Hillary Clinton has again made the cover of Time magazine. This time, instead of appearing in typical human form, she is presented as a photo illustration Frankenstein’s monster—she is a navy pantsuit leg, a modest black pump, and a bizarre accessory: a diminutive man in a suit flailing from the point of her gargantuan heel. It’s time for another round of “is this media representation of a female politician sexist?” Let’s play!
First: An impassioned defense of the choice. The illustration evocatively conveys the content of the accompanying story, which examines how Clinton and her supporters are navigating the will-she-or-won’t-she period before the 2016 presidential campaigns are officially underway. The Time piece is about how Hillary has such immense power and recognition in the political arena that going about her “private” life seems practically indistinguishable from launching a campaign in earnest. Portraying the candidate with simply her first name and a gigantic iconic pantsuit leg is a nod to her untouchable icon status. Clinton has, in fact, paired a navy pantsuit with 1-inch black pumps, and she’s effectively parlayed the mocking backlash about her sartorial choices into her own badass brand. At the 2013 Council of Fashion Designers of America awards, she jokingly pitched Bravo a “Project Pantsuit” series; in her Twitter bio, she calls herself a “pantsuit aficionado.”
And characterizing her competition as comparatively powerless men is not off-base. “Massachusetts Senator Elizabeth Warren, a hero of the left, has repeatedly said she would not challenge Clinton in the primary,” David Von Drehle writes. “Likewise, Senators Kirsten Gillibrand of New York and Amy Klobuchar of Minnesota—who might otherwise vie to be the first female President—have said they would support her candidacy. ‘I think if another woman ran against Hillary, she would bring down the wrath of women around the country,’ said one veteran Democratic strategist.” The only Democrats who have publicly toyed with the idea of taking on Hillary in 2016 are dudes. And those men—like former Montana Gov. Brian Schweitzer—do appear puny in comparison to Hillary’s clout. Clinton is not exactly required to “run” for president like lesser candidates; she appears to be strolling casually into the nomination, trampling her potential competition with ease. (Though, side note: We thought that last time, too.)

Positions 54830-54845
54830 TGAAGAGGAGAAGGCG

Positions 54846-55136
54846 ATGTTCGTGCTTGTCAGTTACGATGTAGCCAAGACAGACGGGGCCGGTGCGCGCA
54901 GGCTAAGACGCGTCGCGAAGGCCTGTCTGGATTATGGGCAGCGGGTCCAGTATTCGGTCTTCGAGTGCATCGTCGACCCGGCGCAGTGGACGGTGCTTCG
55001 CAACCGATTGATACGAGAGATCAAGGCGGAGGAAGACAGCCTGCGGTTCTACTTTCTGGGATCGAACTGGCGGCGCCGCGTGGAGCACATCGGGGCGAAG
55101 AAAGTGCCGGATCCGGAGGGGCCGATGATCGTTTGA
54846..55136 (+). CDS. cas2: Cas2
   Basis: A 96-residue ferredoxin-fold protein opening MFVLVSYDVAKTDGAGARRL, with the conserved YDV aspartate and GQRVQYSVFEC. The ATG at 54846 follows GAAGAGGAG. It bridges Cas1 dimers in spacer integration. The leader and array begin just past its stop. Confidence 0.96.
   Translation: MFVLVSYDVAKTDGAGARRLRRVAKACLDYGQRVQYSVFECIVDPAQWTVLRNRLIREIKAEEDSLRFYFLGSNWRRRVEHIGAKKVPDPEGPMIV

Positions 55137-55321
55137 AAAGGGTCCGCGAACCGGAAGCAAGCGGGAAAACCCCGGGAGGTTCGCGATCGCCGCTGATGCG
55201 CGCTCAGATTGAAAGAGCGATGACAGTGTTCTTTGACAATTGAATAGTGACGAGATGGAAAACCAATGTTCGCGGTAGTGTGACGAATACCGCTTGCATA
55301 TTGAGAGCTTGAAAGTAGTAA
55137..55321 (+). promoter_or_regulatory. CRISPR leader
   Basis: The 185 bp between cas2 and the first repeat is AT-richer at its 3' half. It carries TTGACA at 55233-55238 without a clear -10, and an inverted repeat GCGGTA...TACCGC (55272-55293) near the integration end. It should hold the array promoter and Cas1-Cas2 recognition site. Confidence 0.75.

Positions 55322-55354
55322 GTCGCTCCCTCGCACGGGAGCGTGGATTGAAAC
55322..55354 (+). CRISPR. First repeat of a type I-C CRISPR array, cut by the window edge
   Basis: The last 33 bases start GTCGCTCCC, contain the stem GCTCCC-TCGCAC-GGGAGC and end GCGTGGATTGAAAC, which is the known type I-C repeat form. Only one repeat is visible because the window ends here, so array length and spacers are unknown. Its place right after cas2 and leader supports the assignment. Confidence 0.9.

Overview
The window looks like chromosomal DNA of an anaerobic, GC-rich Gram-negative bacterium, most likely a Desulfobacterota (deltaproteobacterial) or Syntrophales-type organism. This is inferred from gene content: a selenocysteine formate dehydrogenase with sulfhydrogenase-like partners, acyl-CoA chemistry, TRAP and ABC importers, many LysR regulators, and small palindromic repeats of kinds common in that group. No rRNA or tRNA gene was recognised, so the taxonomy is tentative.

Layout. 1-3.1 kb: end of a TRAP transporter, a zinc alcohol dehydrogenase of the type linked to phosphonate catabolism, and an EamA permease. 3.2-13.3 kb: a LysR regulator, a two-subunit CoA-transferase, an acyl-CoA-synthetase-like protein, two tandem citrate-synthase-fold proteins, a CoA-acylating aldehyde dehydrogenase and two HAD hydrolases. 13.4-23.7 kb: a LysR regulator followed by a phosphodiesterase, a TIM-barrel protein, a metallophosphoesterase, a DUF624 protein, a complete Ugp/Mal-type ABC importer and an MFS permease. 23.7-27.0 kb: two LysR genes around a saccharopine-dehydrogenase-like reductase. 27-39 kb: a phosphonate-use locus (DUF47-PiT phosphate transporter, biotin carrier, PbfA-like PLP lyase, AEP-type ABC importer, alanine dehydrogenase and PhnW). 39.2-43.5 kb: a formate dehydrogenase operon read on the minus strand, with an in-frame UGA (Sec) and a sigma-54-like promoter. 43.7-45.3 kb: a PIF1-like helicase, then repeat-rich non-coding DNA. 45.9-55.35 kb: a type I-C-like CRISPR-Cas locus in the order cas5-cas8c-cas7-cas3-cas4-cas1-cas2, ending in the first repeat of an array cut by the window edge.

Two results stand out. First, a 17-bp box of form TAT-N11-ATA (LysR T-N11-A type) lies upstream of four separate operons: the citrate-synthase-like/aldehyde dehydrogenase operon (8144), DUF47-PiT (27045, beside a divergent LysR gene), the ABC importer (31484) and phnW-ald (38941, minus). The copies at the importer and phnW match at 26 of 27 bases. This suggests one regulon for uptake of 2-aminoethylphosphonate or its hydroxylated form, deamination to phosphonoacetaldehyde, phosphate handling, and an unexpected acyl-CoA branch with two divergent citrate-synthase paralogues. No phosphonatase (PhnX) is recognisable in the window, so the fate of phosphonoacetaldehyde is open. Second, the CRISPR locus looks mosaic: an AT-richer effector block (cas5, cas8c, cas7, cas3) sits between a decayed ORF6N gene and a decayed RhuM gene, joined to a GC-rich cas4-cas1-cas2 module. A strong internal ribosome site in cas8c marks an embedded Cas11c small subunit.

On the other hand: A giant woman trampling over a measly businessman suggests a form of power beyond the political. The cover trades in the imagery of several sexual fetishes—macrophilia, in which (mostly) male fetishists get off on images of (mostly) female giants; trampling, in which (mostly) female dominant parties walk all over (mostly) male submissives; and the common foot fetish, which also looms large over the image. As psychologist Helen Friedman told Salon in a story about macrophilia in 1999, the fetish often appears so gendered because “We live in a patriarchal culture … Women already see men as larger and more powerful. They don’t need to fantasize it.”
The image of a towering heel squashing a tiny man is sexualized in certain subcultures, but it’s also used by the mainstream media to connote female power in general. As Jessica Valenti and The Cut have cataloged, stock-photo searches for “feminist” and “businesswoman” regularly turn up images that look indistinguishable from the Time cover; Valenti calls this the “Mean Feminists With Shoes and Poor Emasculated Dudes” look. The depiction doesn't show high-powered women competing against male rivals, fair and square; it suggests that the very existence of the feminine in business and politics constitutes a threat to men. It's both sexist and hacky. In turn, trample fetishists mine these “feminist” stock photos for masturbatory material. (You have learned something new.)
Clinton’s presumptive bid to become the first female president does position her as a powerhouse poised to stomp through the patriarchal status quo. But when publications like Time frame that feminist pursuit with images of women in pointy heels that leave feminized male “victims” in their wake, they undermine the female politician’s power even as they attempt to acknowledge it.
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